When the Community Educates


Before giving my talk I wanted to say a few words about the magisterial presentation which Mohammed Mujtar gave us yesterday. As we know education has been one of the principal concerns of our Shaykh, Shaykh Abdalqadir – may Allah prolong his life – throughout his life. And I think that Sidi Mohammed Mujtar has probably absorbed and understood that teaching that the Shaij has given, particularly regarding the education of children, more than anyone else in the community. And yesterday he laid out for us comprehensively this understanding, which he has gained over these years. It is easy in these occasions to say “Oh yes, a wonderful paper!” And it might be possible to put it in a printed form in Islam Hoy or in some other paper. Or place it on a nice high shelf. But what I say about that talk yesterday is, that it’s a working paper!
I think that it should be studied paragraph by paragraph. It is intensely practical and totally possible to implement. I think that it should be studied, paragraph by paragraph, with a group of men and a group of women, particularly those who have children who need to be educated now, looking at it and studying it. Every part of it that can be put into practice should be put into practice. All of the things he talked about are not something that are miles over there, they are all something, which is possible to implement now. Otherwise what’s the use with what our Shaykh has been teaching if we don’t act by it?

Also I would like to say, before I start my talk, that Shaykh Ahmed has preempted me in almost everything that I was going to say. But I say it in slightly different way, so inshaAllah the message will be repeated in a different form.

The theme of this gathering “When the community educates” is, as it were, a double-edged sword: it involves the community becoming educated and the community educating others; although my contention is that both of these in fact amount to exactly the same thing. As we all know, Allah ta’ala tells us that He has only created us in order for us to worship Him and, as Abdallah ibn al-Abbas, radiya’llahu ‘anhu, and many of the great commentators of the Qur’an who followed him, said the word “worship” in this context means “know”; in other words the only reason we have been brought into existence is to come to know Allah ta’ala, our Lord and Creator. This means that our lives in this world can, in fact, be viewed as an education process, whose purpose is simply to gain more and more knowledge of the Divine Reality which is both our original source and final destination. This is made explicit by Ibn ‘Ashir in the beginning of al-Murshid al-Mu’in when he says: “The first duty of every responsible person capable of thought is to know Allah and the Messengers by the attributes set out in the ayats.” So a major part of human life involves engaging in this learning process and it must be undertaken if we want to properly fulfill the purpose for which we were created.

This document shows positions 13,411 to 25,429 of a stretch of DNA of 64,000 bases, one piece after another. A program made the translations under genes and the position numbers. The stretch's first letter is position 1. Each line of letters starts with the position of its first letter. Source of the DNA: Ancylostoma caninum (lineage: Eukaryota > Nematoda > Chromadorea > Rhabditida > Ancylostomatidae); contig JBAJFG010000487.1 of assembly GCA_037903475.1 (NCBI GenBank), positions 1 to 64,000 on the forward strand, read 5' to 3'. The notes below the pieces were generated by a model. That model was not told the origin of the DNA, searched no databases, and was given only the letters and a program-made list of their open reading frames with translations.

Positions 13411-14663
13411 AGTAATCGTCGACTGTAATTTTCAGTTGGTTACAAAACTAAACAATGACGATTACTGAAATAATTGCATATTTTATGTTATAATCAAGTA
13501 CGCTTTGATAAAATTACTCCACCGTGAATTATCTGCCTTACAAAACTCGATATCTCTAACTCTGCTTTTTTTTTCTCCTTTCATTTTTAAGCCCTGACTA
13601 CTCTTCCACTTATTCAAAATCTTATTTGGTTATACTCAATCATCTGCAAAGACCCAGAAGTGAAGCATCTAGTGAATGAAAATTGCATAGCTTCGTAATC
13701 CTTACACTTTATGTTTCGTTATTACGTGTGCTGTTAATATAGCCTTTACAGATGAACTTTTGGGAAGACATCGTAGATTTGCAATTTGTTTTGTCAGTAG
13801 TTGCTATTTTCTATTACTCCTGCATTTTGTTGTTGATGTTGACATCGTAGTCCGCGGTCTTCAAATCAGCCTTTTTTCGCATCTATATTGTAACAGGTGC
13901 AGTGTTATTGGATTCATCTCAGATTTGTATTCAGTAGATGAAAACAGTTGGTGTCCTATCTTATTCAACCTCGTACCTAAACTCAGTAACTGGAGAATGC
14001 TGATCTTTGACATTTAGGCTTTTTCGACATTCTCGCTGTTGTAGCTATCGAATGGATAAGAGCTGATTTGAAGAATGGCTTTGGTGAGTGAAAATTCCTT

The attributes referred to by Ibn ‘Ashir in his great teaching poem are, of course, those derived from the Qur’an and specified by Imam al-‘Ashari as the basis of his system of ‘aqida which we adhere to. It is always worth repeating them since they are the bedrock on which our belief is based and they are: wujud – absolute existence, qidam – eternal preexistence, baqa – endless everlastingness, ghina – absolute wealth, mukhalafa’l-hawadith – differentiation from all created beings, and wahdaniyya of dhat, sifat and af’al – absolute unity of essence, attributes and actions. These attributes apply to the Divine Essence alone and are not shared by any creature. Alongside them are seven further attributes: ‘ilm – knowledge, qudra – power, irada – will, hayat – power, sam’a – hearing, basar – sight, and kalam – speech. These Divine attributes are necessary for the bringing into existence of created beings and are lent by Allah to those of His creatures He wills as He sees fit. As Ibn ‘Ashir makes clear all of us are required to thoroughly learn and understand these attributes and, as Shaykh Muhammad ibn al-Habib made clear on many occasions, if we do so we will be free from any danger of shirk, of associating something else with the Divine Reality, at least in an open way, and thus be safe from committing that one action which is unforgivable, which removes us from any hope of aiming Allah’s mercy.